Silveredale incorporation vote down to the wire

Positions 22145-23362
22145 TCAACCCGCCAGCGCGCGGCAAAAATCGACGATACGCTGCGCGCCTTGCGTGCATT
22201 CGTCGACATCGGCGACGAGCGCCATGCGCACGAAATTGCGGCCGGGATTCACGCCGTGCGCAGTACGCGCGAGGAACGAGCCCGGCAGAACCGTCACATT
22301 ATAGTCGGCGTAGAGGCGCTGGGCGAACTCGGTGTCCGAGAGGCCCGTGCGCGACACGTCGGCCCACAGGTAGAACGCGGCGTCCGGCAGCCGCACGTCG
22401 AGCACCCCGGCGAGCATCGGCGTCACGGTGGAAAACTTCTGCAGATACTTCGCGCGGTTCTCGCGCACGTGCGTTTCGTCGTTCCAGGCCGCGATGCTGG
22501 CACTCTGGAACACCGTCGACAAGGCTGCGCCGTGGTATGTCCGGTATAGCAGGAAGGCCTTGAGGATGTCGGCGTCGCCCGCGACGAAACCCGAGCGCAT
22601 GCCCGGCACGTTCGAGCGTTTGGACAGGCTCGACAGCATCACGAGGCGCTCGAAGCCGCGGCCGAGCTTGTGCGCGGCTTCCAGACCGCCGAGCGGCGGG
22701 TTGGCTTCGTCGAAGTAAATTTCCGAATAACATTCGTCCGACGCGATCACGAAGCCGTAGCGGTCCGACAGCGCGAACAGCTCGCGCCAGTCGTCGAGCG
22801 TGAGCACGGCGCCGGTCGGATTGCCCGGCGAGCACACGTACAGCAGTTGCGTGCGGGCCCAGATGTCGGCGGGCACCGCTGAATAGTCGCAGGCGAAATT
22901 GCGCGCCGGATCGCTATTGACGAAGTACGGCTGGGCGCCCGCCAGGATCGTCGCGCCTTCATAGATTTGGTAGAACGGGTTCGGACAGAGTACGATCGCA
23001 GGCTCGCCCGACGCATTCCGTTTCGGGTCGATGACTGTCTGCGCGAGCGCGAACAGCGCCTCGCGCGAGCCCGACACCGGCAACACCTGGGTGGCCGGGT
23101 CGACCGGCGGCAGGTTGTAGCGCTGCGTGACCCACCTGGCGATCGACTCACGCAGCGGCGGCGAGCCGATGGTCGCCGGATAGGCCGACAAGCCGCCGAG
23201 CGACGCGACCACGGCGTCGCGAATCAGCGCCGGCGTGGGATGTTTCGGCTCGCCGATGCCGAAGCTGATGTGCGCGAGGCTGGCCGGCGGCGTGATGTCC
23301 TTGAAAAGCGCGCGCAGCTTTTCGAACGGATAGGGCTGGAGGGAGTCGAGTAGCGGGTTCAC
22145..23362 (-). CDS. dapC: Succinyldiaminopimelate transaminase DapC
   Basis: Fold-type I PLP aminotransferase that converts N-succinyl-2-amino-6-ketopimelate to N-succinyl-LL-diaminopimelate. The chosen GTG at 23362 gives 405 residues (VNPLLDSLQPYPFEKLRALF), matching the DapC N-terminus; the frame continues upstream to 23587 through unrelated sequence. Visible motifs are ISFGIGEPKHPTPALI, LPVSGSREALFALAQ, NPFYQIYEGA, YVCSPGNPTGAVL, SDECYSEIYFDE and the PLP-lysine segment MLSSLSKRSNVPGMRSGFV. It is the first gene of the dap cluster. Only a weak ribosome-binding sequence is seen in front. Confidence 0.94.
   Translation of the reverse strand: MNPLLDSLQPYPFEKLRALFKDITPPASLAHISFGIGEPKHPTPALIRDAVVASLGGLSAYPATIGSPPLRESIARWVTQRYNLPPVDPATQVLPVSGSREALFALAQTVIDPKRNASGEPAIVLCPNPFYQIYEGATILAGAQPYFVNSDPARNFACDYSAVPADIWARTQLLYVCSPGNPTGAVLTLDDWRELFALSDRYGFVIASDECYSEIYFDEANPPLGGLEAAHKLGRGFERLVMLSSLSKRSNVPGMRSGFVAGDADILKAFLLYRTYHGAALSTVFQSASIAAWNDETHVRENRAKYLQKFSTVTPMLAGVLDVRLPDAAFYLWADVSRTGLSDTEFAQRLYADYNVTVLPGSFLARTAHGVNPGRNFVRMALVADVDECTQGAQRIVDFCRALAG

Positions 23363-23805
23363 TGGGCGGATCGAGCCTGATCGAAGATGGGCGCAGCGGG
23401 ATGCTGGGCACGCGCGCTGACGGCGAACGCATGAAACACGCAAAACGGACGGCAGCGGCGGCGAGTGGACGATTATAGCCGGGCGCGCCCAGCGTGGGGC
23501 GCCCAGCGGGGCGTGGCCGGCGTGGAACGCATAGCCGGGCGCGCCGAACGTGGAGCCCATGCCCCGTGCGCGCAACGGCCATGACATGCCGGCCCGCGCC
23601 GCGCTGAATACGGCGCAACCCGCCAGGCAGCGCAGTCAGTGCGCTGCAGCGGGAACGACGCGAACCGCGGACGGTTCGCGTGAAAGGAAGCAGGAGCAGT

"With only days to go until the incorporation election, nearly half of the Silverdale absentee ballots have already arrived at the Auditor’s doorstep.As of Thursday morning, the Kitsap County Auditor’s Office reported 1,639 returned absentee ballots of 3,820 mailed out. That’s a return of 43 percent already, and does not include the last-day rush of ballots posted or dropped off on election day.Absentee voters are a key group in the incorporation election because more than half of the 7,096 registered voters within the Silverdale boundaries use absentee ballots.The final count of absentee ballots will take place on Nov. 5, officials say.Citizens for Silverdale President Richard Sheak said he planned the incorporation Super Saturday door-belling campaign last week just to target the absentee voters. He hoped to garner support from at least 3,000 Silverdalians, which would virtually guarantee a “yes” vote.Sheak, and other incorporation advocates, cautiously read a recent Central Kitsap Reporter reader poll as good news. The poll, conducted by the Portland-based firm Pulse Research, indicated 46 percent of Silverdale residents support incorporation.Kitsap County Commissioner Tim Botkin, a long-time critic of the present incorporation proposal, said the numbers were not surprising.“I guess I’m not shocked. The things I’ve heard are that the ones who are interested are sure, and there aren’t that many who consistently say they will vote no,” Botkin said about the poll results.Botkin raised some questions about the validity of the poll. He said Pulse Research, the Portland-based firm that conducted the poll for the Reporter, called his home twice. Botkin lives outside of the incorporation area in Chico.Nonetheless, Botkin was mum on predictions for the incorporation vote outcome.“I won’t be surprised. That’s all I will say,” Botkin said.In the poll, only 16 percent of Silverdale residents said they definitely would not vote for incorporation. The other 38 percent said they did not know or had not decided.The large number of undecided voters mirrors the results of the last Central Kitsap Reporter poll on the topic. In 1997, the New Jersey-based firm American Opinion Research tallied the undecided contingent at 22 percent. At that point, the proponents and opponents were nearly split at 34 percent for and 33 percent against.The undecided respondents caused American Opinion Research to observe, “almost one in four responded ‘don’t know, need more information,’ indicating the need to educate the constituency about the options for future governance of the area.”"

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